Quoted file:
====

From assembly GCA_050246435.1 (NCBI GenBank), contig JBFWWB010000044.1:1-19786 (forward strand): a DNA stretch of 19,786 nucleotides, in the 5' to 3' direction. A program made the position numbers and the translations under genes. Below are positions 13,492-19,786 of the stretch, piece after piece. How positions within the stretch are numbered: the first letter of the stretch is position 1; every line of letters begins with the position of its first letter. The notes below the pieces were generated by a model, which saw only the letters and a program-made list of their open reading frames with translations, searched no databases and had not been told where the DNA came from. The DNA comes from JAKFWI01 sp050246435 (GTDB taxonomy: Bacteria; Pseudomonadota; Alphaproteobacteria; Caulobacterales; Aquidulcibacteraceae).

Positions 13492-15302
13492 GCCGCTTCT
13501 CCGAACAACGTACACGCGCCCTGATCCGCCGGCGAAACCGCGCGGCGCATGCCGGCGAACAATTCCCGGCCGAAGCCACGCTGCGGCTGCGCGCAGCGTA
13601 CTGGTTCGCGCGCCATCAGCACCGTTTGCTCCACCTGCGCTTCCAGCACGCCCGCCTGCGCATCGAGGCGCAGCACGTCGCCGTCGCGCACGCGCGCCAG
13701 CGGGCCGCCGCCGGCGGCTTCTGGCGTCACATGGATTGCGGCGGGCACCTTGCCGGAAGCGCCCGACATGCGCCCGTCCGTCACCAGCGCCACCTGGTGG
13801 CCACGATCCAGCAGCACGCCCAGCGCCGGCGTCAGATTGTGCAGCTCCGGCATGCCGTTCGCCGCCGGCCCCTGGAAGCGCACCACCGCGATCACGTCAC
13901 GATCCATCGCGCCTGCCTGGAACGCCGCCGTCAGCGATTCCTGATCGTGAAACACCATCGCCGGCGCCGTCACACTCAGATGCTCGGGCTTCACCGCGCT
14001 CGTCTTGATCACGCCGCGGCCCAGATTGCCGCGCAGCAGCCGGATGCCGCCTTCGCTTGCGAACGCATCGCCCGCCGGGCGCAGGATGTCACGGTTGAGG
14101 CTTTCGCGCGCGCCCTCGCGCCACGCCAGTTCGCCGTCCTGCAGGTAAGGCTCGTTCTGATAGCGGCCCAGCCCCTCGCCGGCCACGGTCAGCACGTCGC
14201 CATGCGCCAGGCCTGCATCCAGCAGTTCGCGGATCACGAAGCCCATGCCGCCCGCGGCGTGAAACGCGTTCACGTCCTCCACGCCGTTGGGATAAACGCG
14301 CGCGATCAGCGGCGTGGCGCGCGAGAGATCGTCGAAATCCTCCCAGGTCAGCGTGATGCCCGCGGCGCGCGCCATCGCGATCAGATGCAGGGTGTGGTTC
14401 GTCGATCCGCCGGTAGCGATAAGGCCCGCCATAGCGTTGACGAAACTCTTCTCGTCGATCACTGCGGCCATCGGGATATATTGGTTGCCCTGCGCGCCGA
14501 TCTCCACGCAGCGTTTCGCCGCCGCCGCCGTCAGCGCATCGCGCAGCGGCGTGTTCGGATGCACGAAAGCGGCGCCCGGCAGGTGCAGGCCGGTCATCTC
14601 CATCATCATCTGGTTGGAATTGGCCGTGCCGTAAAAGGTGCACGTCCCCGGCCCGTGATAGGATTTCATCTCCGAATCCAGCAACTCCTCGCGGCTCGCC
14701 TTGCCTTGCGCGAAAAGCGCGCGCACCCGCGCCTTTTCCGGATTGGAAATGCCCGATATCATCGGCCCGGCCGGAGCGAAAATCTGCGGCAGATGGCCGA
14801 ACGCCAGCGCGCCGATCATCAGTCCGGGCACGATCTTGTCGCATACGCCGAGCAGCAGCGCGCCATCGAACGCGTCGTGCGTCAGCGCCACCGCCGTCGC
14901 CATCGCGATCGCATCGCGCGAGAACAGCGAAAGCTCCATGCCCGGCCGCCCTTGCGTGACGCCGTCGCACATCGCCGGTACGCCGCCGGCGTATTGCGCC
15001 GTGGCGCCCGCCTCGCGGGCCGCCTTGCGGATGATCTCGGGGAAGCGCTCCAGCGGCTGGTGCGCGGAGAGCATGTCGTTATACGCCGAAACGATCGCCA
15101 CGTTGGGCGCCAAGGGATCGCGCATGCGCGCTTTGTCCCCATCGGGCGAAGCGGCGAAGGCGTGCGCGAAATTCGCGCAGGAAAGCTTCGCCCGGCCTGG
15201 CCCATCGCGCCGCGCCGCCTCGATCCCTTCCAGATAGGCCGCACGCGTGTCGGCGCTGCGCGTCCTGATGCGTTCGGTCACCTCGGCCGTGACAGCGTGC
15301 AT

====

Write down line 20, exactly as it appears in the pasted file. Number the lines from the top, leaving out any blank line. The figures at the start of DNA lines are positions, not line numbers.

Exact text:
15101 CGTTGGGCGCCAAGGGATCGCGCATGCGCGCTTTGTCCCCATCGGGCGAAGCGGCGAAGGCGTGCGCGAAATTCGCGCAGGAAAGCTTCGCCCGGCCTGG